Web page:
Every now and then I get asked to write hard-hitting, high-persuasion copy.
And then they say: “Kind of similar to this one”.
When I click the provided link, I see a page that sells based only on hype.
Headlines that shout at me, overblown claims, hyperbole in every paragraph.
Obviously, that’s when I decline to take the job
No hype copy here. I’m just not that kind of girl.
See, there is nothing wrong with being persuasive.
Not if you really solve a problem.
But here’s the thing: People buy stuff once they trust that their problem will get solved.
Normally, you’d use things like proof to generate that belief.
For example by using testimonials.
If someone says that you really solved the problem for them, that’s social proof.
That does miracles for the trust a prospect has in you.
There are many more kinds of proof.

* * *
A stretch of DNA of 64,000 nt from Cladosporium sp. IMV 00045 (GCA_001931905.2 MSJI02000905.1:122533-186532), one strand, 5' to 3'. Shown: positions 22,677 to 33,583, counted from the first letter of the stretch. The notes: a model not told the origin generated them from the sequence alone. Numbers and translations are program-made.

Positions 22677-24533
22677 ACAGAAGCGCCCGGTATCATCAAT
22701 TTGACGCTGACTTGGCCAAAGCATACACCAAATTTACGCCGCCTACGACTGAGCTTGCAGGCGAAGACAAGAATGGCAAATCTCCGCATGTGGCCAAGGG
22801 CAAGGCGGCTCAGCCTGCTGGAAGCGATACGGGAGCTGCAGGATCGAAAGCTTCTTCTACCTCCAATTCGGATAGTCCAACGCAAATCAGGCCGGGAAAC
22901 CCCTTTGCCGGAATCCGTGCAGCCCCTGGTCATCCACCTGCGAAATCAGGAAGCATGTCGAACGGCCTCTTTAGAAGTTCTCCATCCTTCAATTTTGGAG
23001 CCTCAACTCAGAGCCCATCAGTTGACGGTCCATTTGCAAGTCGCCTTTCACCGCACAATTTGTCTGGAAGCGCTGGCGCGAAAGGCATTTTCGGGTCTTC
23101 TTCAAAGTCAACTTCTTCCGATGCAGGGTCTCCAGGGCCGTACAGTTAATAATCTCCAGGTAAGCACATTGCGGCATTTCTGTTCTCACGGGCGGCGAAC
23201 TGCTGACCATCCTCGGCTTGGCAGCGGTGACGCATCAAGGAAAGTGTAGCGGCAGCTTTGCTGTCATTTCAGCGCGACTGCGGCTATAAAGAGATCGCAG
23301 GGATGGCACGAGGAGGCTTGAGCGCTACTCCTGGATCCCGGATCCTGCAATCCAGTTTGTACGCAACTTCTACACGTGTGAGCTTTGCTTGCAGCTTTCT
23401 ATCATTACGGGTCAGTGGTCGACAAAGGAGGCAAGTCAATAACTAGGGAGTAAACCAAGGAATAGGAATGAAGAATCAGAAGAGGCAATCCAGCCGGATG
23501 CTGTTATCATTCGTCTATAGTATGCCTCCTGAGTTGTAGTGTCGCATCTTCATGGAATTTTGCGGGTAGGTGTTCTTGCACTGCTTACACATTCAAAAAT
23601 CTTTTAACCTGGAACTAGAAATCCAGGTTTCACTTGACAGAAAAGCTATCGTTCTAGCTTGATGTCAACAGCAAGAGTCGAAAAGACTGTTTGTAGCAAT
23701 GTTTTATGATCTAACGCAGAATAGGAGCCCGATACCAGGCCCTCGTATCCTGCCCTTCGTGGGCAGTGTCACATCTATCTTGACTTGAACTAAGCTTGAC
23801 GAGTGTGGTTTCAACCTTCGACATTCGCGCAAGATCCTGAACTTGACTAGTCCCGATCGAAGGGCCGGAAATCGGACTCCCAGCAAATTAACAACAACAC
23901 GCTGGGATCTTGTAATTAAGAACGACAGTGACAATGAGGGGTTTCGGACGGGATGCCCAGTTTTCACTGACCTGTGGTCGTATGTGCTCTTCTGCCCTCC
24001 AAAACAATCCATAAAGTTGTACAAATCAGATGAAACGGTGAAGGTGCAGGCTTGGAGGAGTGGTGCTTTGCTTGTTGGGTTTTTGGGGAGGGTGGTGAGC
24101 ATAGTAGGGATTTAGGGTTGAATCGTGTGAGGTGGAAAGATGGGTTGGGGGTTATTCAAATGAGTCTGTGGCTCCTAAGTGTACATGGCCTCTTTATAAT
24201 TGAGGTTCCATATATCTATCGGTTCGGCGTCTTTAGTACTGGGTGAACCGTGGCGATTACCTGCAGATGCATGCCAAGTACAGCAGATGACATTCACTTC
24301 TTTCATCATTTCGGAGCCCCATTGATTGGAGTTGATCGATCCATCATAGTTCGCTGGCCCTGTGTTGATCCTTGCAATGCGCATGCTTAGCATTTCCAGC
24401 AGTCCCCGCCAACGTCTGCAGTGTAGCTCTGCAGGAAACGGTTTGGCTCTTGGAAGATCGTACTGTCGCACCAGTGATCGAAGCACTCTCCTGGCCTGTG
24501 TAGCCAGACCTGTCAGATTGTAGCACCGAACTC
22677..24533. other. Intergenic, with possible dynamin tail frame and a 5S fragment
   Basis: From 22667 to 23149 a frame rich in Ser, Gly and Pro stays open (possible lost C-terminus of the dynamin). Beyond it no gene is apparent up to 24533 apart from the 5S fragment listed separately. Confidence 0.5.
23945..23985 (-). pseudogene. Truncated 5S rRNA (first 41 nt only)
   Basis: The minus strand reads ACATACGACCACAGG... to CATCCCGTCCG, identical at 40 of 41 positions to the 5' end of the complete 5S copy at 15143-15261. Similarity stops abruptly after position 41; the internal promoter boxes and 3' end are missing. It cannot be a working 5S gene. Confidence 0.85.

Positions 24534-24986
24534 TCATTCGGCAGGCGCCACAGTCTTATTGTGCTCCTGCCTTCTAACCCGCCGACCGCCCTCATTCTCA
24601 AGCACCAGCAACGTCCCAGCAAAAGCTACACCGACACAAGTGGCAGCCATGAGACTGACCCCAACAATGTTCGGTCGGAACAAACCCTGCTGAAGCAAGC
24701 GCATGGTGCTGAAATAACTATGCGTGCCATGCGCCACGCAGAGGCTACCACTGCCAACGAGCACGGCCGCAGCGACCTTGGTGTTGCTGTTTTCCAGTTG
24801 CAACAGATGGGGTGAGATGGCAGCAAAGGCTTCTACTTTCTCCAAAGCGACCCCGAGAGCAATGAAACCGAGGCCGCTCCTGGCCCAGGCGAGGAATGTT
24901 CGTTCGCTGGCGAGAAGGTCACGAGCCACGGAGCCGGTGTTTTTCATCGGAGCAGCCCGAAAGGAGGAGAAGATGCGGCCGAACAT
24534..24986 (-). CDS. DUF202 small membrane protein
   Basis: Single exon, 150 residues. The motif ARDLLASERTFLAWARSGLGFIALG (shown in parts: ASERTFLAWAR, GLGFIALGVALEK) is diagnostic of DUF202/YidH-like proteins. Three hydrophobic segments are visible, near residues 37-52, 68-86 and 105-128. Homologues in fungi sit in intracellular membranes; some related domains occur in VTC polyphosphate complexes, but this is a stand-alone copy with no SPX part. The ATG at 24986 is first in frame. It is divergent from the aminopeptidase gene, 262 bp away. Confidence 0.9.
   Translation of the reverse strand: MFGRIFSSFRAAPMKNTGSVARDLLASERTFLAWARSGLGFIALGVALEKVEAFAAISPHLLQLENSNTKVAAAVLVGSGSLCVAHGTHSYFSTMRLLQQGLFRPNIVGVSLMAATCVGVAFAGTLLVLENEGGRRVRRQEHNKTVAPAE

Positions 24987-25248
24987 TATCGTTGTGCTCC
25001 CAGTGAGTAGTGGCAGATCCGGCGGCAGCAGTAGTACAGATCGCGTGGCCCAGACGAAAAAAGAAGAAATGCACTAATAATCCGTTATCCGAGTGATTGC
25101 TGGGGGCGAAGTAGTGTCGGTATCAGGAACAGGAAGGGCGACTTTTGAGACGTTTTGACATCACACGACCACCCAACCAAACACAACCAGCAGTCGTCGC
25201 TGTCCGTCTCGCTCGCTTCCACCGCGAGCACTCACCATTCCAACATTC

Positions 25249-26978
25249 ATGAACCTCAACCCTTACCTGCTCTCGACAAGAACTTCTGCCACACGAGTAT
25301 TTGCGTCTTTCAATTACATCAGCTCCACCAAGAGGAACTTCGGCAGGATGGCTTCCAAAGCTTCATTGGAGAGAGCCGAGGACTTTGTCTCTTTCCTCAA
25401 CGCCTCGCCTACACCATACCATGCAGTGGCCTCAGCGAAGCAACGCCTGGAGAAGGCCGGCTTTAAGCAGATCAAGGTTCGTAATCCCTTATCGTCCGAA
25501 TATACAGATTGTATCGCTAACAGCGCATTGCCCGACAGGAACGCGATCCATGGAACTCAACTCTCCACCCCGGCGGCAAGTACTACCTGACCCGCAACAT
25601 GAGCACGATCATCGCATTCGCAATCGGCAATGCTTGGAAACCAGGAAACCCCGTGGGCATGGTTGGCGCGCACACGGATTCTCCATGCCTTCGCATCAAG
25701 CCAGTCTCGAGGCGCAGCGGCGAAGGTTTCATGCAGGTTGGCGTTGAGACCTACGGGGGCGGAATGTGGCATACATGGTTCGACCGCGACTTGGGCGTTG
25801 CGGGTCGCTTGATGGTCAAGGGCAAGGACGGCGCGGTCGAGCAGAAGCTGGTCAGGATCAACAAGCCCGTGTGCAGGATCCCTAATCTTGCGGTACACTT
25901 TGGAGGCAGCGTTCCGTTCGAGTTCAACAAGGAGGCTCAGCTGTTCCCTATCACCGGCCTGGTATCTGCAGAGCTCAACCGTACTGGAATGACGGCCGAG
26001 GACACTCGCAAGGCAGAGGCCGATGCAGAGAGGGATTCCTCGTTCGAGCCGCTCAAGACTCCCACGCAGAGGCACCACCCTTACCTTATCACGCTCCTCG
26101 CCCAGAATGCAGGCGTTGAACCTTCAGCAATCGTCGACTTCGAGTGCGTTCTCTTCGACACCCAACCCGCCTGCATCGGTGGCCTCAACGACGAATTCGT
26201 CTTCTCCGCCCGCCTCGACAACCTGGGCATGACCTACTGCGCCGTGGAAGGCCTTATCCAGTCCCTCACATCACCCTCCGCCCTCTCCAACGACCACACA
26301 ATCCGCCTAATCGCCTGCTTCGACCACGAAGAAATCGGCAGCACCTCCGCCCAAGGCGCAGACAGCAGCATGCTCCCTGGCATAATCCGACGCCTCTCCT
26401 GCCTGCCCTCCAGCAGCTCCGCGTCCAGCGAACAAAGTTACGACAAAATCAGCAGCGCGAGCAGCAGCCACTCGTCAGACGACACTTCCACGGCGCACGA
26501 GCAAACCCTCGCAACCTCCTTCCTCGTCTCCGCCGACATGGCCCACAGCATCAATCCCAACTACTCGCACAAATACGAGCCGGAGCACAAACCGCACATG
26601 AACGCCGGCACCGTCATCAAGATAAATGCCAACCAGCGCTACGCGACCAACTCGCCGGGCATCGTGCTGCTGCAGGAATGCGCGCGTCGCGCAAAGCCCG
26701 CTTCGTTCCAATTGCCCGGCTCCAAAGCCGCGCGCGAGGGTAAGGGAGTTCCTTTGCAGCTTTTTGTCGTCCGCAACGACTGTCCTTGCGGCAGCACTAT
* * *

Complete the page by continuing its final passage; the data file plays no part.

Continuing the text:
Endorsements by professionals or officials. Works really well.
A recommendation or endorsement by a thought leader, or an authority in the field.
But what do people do if they don’t have proof?
They turn to hype.
When there isn’t enough true proof to share, the easiest (and sleaziest) way to get a sale, is to amp up the emotional influence
Push more pain points, up to the point that the reader is petrified of the consequences should they have the unholy idea not to buy from you.
I don’t write that stuff.
Because really, hype is something you don’t need. Not if your offer truly solves problems, and not if you use stellar copy.
Want non-hype copy? Got your back: http://martinstellar.com/copywriting-services/
P.s. I’m about to create a special offer, where you can give a loved one more sales for Christmas.
And you won’t have to pay for it, either.
Yep, a slice of Stellar for your friend or relative and it won’t cost anyone a dime. Keep an eye on your inbox, more info soon.